Sample clearance expert Deborah Mannis-Gardner on the biggest obstacle artists face

Sample clearance expert Deborah Mannis-Gardner on the biggest obstacle artists face

In the new edition of Music Week, we speak to Deborah Mannis-Gardner. While her official title is owner/president of DMG Clearances, to many of the biggest artists in the music industry she goes by an altogether different appellation: The Queen Of Sample Clearance.

Since 1990, Mannis-Gardner has worked on clearing samples for a host of high profile releases: from Notorious BIG’s Life After Death all the way through to Kendrick Lamar’s To Pimp A Butterfly and, most recently, Eminem’s surprise No.1 album Music To Be Murdered.

Over the years everyone from Jay-Z and Beyoncé to Drake, Nicki Minaj and Frank Ocean have sought her services, which also includes work across TV shows and films (such as Dr Dre and Jimmy Iovine’s HBO series The Defiant Ones) plus theatre (Lin-Manuel Miranda’s Hamilton).

In the feature, Mannis-Gardner’s extolled the virtues of sampling to the business, both creatively and financially, and explained why she’s so ardently against sample clearance becoming solely a millionaires’ game.

“Sampling is an art.” Mannis-Gardner told Music Week. “People now have the ability to make a song on their phone, on their computer, in their homes and that’s something we all praise. But we need to also look at the samples that are utilised to create these new songs. The [fees] cannot be astronomical because then it’s killing something that might be really phenomenal. So these are the conversations I have with people: ‘Wouldn’t you rather have a fair, small percentage of a song instead of taking the whole thing and making it so astronomical they can’t afford it?’ Sampling is here to stay. People just need to keep it real and not overcharge for things. Everyone has been telling me for years that there’s going to be a decline... And I’m not seeing a decline in the number of samples on an album. I don’t think people are taking a whole song and using it as a whole bed of a track, I’m not seeing that anymore. People are using elements, using pieces, using it as a means of seasoning their song.”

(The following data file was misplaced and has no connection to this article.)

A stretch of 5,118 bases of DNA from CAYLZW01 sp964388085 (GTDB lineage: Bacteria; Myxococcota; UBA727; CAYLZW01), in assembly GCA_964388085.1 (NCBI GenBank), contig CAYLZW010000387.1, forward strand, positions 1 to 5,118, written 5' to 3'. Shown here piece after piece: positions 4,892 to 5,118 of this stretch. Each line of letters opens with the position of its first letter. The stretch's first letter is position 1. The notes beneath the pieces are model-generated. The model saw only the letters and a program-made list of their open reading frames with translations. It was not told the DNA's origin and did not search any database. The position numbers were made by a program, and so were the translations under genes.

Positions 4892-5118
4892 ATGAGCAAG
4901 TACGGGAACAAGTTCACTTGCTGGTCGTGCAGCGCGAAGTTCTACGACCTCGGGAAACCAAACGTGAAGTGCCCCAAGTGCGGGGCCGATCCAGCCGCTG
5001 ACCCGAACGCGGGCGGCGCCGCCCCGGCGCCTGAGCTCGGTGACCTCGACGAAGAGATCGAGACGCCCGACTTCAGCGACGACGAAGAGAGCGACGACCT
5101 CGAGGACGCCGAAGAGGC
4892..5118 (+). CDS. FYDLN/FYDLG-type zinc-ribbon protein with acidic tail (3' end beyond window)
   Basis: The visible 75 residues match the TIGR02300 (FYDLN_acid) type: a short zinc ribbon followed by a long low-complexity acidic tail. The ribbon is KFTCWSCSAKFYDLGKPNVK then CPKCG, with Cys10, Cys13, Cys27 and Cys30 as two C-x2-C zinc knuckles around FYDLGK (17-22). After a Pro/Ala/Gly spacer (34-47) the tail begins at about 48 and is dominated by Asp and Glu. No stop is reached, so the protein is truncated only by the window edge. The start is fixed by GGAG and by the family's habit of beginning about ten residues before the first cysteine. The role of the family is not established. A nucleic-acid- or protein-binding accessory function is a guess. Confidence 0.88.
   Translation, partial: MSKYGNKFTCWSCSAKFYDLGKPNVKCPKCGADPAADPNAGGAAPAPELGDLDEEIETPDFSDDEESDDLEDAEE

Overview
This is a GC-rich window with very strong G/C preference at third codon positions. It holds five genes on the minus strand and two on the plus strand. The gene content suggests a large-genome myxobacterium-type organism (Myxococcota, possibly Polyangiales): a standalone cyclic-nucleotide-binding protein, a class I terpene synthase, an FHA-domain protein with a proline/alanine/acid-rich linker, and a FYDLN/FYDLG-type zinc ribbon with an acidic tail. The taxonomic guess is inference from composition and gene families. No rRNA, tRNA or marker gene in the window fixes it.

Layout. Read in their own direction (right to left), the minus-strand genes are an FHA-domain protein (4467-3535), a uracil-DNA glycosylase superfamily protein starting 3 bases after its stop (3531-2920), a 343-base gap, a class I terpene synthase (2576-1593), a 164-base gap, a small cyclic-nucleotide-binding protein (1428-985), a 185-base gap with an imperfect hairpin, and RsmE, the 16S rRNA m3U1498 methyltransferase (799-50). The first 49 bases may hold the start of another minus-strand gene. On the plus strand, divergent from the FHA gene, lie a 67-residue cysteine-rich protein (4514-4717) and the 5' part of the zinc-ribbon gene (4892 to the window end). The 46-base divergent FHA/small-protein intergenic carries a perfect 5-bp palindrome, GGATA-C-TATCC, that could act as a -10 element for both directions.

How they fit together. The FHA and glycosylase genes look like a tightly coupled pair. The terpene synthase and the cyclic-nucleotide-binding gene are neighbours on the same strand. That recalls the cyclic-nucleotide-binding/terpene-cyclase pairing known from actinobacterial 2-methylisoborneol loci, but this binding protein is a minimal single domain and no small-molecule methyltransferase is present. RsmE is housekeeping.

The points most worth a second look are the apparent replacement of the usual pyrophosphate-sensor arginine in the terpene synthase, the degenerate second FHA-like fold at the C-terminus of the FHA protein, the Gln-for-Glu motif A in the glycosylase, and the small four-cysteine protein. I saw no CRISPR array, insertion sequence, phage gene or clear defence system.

Sampling is here to stay. People just need to keep it real and not overcharge for things

Deborah Mannis-Gardner, DMG Clearances


Yet, Mannis-Gardner doesn’t just fight for artists to get access to samples, she also defends their use. Many have mourned how some classic, sample-heavy records simply couldn’t be made anymore financially. Take DJ Shadow’s Endtroducing, which entered The Guinness Book Of Records for being “the first album to be recorded using only sampled sounds”.

Last year, DJ Shadow spoke to Music Week about the increased litigation surrounding sampling which has made “the art form illegal and dangerous”, as well as the fears faced by artists following the precedent of the Robin Thicke/Pharrell Williams vs. Marvin Gaye Family Blurred Lines case 

“It’s a bit pathetic, isn’t it?” said Shadow. “It doesn’t matter what’s right, it doesn’t matter what’s moral, it doesn’t matter what’s anything, it’s just, ‘Is it legal?’ The Blurred Lines case is a classic example. To say that you can’t be inspired by, or sound too much like [something]… It goes against our human essence.”

Music Week asked whether Mannis-Gardner, who has previously stated that ‘inspiration is not copyrightable’, has changed the way she operates given that the Blurred Lines case seemed to disagree with her.

“In the beginning, we had clients coming to us saying, ‘I have a Blurred Lines situation’, and I would say, ‘No, you either sampled or interpolated something or you didn’t’," said Mannis-Gardner. "I don’t think it’s changed, I think Marvin Gaye’s estate is more particular about requests now. I was not part of the case; I’m not an expert witness, nor did I want to be, I was just giving my opinion on that. It hasn’t changed my opinion.”

Subscribers can read the full interview with Deborah Mannis-Gardner here.



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